Queen Mary I of England (1516 - 1558) – Victoria and Albert Museum

«Description

This nineteenth-century portrait of Mary I derives from the same source as RCIN 404739 and shows the Tudor Queen resting her hand on a chair and holding a handkerchief in her left hand.

Provenance

Painted for Queen Victoria as part of a set of royal portraits at St James's Palace.»

Mary I (1516-1558), c.1800-65, After Anthonis Mor – The Royal Collection | RCIN 406156

Portrait of a Tudor Lady in a Rich Costume, Flemish School, early 1570’s

Portrait of a Young Lady, 1560, by Caterina van Hemessen

Regina Streun, née von Tschernembl

It's possible these are all the same woman, Regina Streun, née von Tschernembl. Certainly I think the first two portraits were painted by the same artist.

Portrait of a Tudor Lady in a Rich Costume, Flemish School, early 1570’s

«Both the artist and the sitter for this jewel-like painting are, as yet, unknown. Once thought to be Mary Tudor, her cousin, Mary, Queen of Scots has also been suggested. However, the subject is, most probably, a high-born Flemish lady circa 1570.»

Portrait of a Tudor Lady in a Rich Costume, Flemish School, early 1570’s – The Burghley Collections

Portrait of a Young Lady, 1560, by Caterina van Hemessen – Wikipedia

Portrait of a Young Lady, 1560, by Caterina van Hemessen – The Baltimore Museum of Art

Portrait of a Young Lady, 1560, by Caterina van Hemessen – The New York Times

Regina Streun, née von Tschernembl, was the second wife of Reichard Streun von Schwarzenau (1538 – 1600).

«Regina Streun, geb. von Tschernembl Dieses Bild: 014135 Kunstwerk: Deckfarbenmalerei ; Folge ; Porträt ; Wien Dokumentation: 1575 ; 1585 ; Wien ; Österreich ; Wien ; Kunsthistorisches Museum ; IN 9691 ; fol. 611»

Portrait of lady, half-length, in white bejewelled dress and headress by circle of Frans Pourbus the Younger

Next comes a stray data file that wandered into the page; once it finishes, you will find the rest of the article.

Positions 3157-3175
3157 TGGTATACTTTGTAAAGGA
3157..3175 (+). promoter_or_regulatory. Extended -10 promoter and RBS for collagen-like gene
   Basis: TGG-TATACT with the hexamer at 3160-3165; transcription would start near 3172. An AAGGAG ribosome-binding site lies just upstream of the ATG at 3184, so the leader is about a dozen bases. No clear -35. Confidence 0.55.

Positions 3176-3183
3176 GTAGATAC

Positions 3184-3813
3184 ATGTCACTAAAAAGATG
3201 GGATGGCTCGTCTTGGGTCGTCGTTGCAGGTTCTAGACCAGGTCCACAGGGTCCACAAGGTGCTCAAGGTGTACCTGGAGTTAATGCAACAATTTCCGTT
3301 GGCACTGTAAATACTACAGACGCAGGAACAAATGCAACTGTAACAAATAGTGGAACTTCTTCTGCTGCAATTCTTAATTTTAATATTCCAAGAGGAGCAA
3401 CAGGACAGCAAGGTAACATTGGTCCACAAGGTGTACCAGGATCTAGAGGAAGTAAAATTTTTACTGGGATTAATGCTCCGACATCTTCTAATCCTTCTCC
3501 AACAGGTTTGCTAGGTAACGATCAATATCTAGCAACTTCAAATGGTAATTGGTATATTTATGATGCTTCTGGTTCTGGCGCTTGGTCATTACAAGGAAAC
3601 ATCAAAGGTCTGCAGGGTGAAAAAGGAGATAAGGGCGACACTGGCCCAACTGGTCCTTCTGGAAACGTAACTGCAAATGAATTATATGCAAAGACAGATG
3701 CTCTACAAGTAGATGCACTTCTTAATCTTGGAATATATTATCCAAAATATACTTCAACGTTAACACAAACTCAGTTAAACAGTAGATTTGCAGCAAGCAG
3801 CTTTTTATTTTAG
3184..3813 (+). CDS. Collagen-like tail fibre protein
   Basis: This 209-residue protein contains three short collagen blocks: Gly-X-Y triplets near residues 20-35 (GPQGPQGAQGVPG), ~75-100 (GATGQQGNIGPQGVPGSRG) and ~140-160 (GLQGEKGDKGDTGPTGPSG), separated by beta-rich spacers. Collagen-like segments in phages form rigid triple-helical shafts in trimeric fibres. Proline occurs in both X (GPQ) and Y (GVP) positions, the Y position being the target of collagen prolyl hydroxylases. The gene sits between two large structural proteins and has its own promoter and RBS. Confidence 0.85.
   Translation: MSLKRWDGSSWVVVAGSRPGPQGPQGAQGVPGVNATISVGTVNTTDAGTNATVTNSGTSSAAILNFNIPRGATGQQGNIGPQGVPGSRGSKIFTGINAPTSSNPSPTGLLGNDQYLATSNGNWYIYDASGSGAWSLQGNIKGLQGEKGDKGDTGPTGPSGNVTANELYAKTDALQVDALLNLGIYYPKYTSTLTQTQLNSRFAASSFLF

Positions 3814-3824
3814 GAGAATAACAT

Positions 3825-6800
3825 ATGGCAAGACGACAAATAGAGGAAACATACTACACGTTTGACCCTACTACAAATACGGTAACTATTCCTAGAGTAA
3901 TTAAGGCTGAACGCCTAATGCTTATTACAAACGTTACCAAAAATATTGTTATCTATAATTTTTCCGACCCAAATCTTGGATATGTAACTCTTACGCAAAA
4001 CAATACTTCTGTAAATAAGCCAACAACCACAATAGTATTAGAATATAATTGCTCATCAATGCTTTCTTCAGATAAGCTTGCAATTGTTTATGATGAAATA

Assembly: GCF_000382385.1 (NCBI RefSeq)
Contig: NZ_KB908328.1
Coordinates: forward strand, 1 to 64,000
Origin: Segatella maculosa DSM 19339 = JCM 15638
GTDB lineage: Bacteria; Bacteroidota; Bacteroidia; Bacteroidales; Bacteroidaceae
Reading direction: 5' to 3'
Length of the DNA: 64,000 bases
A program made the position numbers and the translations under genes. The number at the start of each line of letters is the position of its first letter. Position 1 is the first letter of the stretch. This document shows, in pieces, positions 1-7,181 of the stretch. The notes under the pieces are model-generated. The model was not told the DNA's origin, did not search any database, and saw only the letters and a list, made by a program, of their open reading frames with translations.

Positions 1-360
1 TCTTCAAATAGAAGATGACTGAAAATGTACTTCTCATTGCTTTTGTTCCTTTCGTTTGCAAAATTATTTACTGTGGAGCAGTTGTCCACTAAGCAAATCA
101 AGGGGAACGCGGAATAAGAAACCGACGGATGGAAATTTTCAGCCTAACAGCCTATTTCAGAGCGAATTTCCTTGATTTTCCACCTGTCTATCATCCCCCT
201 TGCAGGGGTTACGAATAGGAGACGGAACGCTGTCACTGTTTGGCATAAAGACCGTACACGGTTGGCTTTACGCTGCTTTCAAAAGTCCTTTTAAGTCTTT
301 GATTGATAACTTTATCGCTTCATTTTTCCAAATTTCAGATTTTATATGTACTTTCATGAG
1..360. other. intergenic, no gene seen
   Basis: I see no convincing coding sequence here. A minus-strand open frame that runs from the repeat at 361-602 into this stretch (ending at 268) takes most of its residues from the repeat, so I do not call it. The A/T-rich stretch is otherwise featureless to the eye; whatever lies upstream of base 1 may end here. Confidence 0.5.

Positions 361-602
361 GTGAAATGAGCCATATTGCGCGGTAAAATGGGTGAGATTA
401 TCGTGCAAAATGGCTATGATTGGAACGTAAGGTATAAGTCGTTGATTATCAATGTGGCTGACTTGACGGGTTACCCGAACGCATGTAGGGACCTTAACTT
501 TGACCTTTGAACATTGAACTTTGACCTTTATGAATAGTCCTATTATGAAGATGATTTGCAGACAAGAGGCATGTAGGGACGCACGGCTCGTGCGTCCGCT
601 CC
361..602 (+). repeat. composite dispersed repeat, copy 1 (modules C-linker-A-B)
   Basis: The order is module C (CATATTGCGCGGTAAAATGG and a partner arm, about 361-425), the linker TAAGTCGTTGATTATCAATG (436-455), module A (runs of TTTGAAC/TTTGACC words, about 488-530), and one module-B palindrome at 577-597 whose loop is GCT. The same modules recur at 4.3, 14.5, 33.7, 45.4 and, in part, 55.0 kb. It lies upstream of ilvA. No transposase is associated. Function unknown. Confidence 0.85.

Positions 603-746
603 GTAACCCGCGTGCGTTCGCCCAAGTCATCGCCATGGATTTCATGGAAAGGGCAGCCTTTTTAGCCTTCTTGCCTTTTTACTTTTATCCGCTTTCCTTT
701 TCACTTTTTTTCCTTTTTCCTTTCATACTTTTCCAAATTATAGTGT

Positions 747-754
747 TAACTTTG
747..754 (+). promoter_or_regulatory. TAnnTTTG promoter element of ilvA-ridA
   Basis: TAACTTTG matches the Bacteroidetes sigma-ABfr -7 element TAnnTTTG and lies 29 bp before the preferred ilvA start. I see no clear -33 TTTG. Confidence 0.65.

Margaretha von Holzhausen, 1565

Portrait of a Lady, Traditionally Identified as Mary Tudor (1496-1533), by a Follower of Anthonis Mor – Actually Margaretha von Holzhausen?

Margaretha von Holzhausen, 1565 – Städel Museum

Portrait of a Lady, Traditionally Identified as Mary Tudor (1496-1533), by a Follower of Anthonis Mor. «By descent in the Hesketh family, Heslington Hall, Yorkshire, to Anne, daughter and co-heir of Thomas Hesketh of Heslington (d. 1708), who married in 1692 Lieutenant Colonel James Yarburgh (d. 1728) of Snaith Hall, Yorkshire» – Sotheby's

Actually Margaretha von Holzhausen? As grown? The lady has the same little chipmunk cheeks and her other features as the girl Margaretha von Holzhausen.

The Gripsholm Portrait

Archduchess Maria of Austria, Duchess of Jülich-Cleves-Berg

The Gripsholm Portrait, thought to be Elizabeth by ? – Actually Archduchess Maria of Austria, Duchess of Jülich-Cleves-Berg?

Archduchess Maria of Austria, Duchess of Jülich-Cleves-Berg in 1554 – Kunsthistorisches Museum Vienna

I am wondering if the Gripsholm Portrait, rather than portraying Queen Elizabeth I of England, is not of Archduchess Maria of Austria (1531–1581), Duchess of Jülich-Cleves-Berg, daughter of Holy Roman Emperor Ferdinand I from the House of Habsburg and Anna of Bohemia and Hungary.

Certainly this is not Elizabethan fashion. The flat little hat is typical Austrian fashion for the time, more specifically typical Austrian fashion for the unhappy daughters of Ferdinand I, Holy Roman Emperor from the House of Habsburg. They are all pictured with it at some point. The straight shapeless gown that does not conform to the contours of the body and the almost too-big overcoat are perfectly in keeping with this style as well. Maria was born on the 15th of May 1531, which means that the portrait would have been painted between the 15th of May 1561 and 16th of May 1562.